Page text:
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Perpetual Development: 4 Reasons Why You Should Consider Continuous Integration

Perpetual Development: 4 Reasons Why You Should Consider Continuous Integration

When it comes to software and web development, the conventional wisdom usually goes like this. Each team, or each member depending on the size and complexity of the software in question, work on their codes and continually test their own codes until whatever feature they were supposed to be working on actually works and submit their codes to their manager. Once every member have submitted their codes, all of them gets integrated and run for a final test, where there’s probably at least a 50% chance that that particular software is going to break. Why? That’s because integration error is the bane for any software and web developers.

The problem with that development practice is that it neglects to account for the other codes and features that makes up the entirety of the codebase. In software development, this is perfectly fine as having several standalone teams taking full responsibility of their own codes is much more preferable than having one single large team responsible for the entire codebase. In fact, the micro frontends approach to web development is built on this very same principle. The problem lies in the possibility that those codes might not play well with each other, leading to errors and faults occurring during integration. One of the more novel ways of avoiding this is with the practice of what is called continuous integration.

Great things are done by a series of small things brought together.

Continuous integration (CI) is exactly what it says in the title, it is basically a development process in which the integration process perpetually happens every time small alterations and/or additions are made to the codebase. ThoughtWorks’ Martin Fowler defines the process as “a software development practice where members of a team integrate their work frequently, usually each person integrates at least daily – leading to multiple integrations per day. Each integration is verified by an automated build (including test) to detect integration errors as quickly as possible. Many teams find that this approach leads to significantly reduced integration problems and allows a team to develop cohesive software more rapidly”. As you might’ve guessed, this development process brings with it several benefits compared to the standard development process, such as:

  • Less debugging and troubleshooting.

Instead of implementing changes thousands of lines of code at the same time, CI breaks that down into much smaller steps, with only several lines of code changes and additions being integrated at a time but performed several times during the day. The benefit is two-fold, you have less risk of encountering any errors and when you do run into one, finding out what went wrong is much easier as you don’t have to perform the sisyphean task of checking over several thousands of lines of code.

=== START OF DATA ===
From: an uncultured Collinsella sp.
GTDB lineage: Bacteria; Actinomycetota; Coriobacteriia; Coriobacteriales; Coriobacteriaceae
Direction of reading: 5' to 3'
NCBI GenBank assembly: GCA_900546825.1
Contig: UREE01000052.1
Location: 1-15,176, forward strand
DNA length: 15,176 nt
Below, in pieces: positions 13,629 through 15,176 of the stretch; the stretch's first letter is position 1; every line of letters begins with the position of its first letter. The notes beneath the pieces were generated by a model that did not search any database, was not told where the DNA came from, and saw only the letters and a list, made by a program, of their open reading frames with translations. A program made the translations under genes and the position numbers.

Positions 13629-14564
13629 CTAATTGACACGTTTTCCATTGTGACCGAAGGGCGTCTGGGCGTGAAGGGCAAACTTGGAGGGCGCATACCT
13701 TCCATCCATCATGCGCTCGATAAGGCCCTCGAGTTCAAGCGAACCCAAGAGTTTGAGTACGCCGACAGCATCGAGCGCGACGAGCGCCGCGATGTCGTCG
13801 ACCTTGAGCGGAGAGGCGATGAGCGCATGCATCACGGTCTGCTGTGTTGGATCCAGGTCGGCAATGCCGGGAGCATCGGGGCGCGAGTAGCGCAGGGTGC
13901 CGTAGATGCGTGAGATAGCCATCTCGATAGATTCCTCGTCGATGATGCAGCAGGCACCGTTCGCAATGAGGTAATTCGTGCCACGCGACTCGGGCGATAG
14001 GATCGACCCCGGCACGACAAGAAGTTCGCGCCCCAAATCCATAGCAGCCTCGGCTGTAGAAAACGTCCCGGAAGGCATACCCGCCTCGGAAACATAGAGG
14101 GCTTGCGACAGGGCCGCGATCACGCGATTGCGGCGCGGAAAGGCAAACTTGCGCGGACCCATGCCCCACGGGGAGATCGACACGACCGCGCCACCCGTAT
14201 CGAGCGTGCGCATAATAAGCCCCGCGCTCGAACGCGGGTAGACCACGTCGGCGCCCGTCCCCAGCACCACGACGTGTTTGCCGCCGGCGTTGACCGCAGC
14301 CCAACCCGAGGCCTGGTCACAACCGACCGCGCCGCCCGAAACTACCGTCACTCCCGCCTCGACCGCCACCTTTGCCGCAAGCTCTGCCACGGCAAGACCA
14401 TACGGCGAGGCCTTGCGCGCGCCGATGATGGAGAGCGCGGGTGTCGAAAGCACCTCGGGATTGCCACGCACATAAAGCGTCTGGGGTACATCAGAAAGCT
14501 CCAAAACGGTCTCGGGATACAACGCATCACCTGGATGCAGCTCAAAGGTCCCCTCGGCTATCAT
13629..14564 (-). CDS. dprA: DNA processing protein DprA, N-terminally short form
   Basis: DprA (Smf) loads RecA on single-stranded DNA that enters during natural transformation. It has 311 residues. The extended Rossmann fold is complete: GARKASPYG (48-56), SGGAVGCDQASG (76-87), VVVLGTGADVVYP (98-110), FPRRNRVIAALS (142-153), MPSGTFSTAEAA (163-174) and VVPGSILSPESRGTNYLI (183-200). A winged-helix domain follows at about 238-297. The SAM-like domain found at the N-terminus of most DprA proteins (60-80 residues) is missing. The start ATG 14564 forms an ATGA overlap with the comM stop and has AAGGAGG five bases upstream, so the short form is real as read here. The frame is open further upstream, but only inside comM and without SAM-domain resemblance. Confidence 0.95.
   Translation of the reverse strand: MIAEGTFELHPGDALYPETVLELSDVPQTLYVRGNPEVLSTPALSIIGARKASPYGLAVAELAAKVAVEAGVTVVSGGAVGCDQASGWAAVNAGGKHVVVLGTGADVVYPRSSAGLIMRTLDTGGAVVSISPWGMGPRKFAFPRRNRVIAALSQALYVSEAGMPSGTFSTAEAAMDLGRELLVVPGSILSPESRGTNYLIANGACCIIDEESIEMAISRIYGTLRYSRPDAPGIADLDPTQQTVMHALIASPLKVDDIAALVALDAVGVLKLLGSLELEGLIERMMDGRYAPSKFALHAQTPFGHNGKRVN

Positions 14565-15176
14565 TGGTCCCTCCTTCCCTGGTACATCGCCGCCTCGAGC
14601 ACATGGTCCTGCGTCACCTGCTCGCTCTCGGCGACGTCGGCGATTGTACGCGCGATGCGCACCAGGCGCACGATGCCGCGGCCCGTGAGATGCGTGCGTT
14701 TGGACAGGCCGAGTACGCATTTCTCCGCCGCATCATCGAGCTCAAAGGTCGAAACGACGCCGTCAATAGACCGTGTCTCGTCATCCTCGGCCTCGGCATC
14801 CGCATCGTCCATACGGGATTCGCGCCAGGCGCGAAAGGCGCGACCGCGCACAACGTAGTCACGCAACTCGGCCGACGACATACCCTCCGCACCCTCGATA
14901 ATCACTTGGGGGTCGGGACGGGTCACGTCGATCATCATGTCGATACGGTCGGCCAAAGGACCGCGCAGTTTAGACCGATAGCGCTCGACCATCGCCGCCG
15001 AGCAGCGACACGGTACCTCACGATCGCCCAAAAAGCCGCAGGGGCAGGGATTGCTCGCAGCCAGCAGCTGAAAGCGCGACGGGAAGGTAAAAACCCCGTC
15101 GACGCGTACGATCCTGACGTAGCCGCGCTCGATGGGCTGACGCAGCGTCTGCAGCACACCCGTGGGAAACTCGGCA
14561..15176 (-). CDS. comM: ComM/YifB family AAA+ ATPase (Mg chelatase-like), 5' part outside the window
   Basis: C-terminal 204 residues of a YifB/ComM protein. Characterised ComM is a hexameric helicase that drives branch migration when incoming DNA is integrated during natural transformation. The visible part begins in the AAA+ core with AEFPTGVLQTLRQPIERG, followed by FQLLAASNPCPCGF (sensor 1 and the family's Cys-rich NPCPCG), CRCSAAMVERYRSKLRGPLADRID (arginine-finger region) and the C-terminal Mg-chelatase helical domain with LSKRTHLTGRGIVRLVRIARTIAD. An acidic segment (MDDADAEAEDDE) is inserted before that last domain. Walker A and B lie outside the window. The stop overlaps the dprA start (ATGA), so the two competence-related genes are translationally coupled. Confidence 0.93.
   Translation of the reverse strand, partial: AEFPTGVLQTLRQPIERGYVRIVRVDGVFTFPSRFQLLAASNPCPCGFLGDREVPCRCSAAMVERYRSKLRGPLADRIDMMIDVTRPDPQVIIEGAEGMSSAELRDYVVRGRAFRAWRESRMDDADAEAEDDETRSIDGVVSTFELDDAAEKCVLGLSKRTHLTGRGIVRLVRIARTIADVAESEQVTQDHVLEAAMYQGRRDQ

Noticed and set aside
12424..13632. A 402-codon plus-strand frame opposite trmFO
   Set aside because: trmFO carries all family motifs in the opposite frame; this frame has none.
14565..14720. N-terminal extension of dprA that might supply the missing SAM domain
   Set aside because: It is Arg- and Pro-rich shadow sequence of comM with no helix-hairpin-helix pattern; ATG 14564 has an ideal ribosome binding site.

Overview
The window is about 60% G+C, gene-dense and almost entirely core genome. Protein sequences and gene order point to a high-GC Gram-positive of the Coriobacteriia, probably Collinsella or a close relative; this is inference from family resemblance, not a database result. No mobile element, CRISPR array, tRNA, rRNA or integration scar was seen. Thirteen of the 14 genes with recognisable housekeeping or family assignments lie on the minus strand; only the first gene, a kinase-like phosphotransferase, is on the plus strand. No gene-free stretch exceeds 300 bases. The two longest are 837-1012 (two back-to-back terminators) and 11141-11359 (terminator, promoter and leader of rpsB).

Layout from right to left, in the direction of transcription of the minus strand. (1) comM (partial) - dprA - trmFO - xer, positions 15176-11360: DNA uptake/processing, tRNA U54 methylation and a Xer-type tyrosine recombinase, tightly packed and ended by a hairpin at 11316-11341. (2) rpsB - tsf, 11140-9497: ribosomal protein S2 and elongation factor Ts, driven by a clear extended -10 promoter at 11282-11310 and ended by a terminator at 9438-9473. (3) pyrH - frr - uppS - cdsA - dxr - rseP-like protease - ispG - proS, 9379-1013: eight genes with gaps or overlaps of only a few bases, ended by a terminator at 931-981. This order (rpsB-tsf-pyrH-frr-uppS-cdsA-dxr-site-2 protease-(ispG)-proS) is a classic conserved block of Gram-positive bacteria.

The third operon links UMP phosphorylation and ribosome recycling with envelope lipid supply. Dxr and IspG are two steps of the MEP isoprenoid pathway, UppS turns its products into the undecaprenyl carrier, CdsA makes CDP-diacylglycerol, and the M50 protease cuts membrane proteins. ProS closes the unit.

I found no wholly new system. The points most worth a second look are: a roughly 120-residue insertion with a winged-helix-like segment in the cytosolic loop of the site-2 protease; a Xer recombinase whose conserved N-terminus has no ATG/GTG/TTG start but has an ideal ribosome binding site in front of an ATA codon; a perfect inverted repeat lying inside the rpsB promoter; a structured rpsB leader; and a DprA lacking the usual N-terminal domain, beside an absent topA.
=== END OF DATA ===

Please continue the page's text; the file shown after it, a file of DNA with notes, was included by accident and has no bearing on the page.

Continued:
• It’s integrated in an agnostic environment

Software development can be somewhat esoteric. There are weird instances in which a code may work just fine in one environment but fail once it’s moved to a different one. With a centralized CI server, tests and integration can be run in an environment mimicking a real world setting so that when your boss tells you that your code doesn’t work when he tested it, you can confidently tell them that the problem is on their end and not on your code.

  • Reduce conflict between teams and/or members

In the standard development practice, the first thing that always happens whenever integration errors occur is mudslinging. If their code runs well in isolation, it’s not like anyone is going to voluntarily sacrifice themselves to the altar which would eventually result in mudslinging, only passive-aggressively. I’ve actually seen this happens once so using a completely unbiased third party like a CI server for independent review could keep this internal conflict from happening.

  • Keeps the sanctity of your code

The CI server will only merge the changes and additions into the existing codebase if, and only if said changes pass the prerequisite tests. There is absolutely nothing worse than deploying a set of broken codes and having to rollback updates because of that. Take a look at this case with the video game Sea of Thieves. They took down the server for the game to implement an update for the game, and after several hours of players reporting problems with the update, they took down the server again for an emergency maintenance. That still didn’t fix things and they took down the server again for the third time in 24 hours for another maintenance and even then, the game is still apparently suffering from certain issues.

It used to be that updates are implemented rather infrequently, but if you’ve ever paid any attention to how often a mobile app gets updated in the past few years the you should’ve noticed already how often small updates and bugfixes are deployed. The same thing applies to websites. Now that static websites are nearing the point of extinction, web apps with varying levels of interactivity is the norm. Even browser games are now massively popular, with hits like Agar.io, Slither.io, 2048 etc beginning their life as a web app before being launched as a native mobile app. While major updates to a web app is still relatively infrequent, perpetual improvements are always happening in the background, making practices like continuous integration a necessity for web developers around the world.

 

Asymmetrical Design for Your Website: Whimsical Beauty Added in the Trends

Asymmetrical Design for Your Website Whimsical Beauty Added in the Trends

One of the crucial parts in building a website is its web design. A website without its web design is like wearing a fancy dress without putting on some make up; your website could go live, but the website would seem lifeless. If you have a business website without having it designed, this could be a lost cause to your business. Why? That is because with web design, it could also determine how long your web visitors will stay interested in your website. With so many designs out there, business owners compete with each other to impress their visitors with their website, so that they could get more potential customers turned into real paying customers through keeping up with the trends. Are you one of the business owners who feels challenged with the trends? Or do you want to be the trend and want to have a better website look? Then, this article is especially made for you!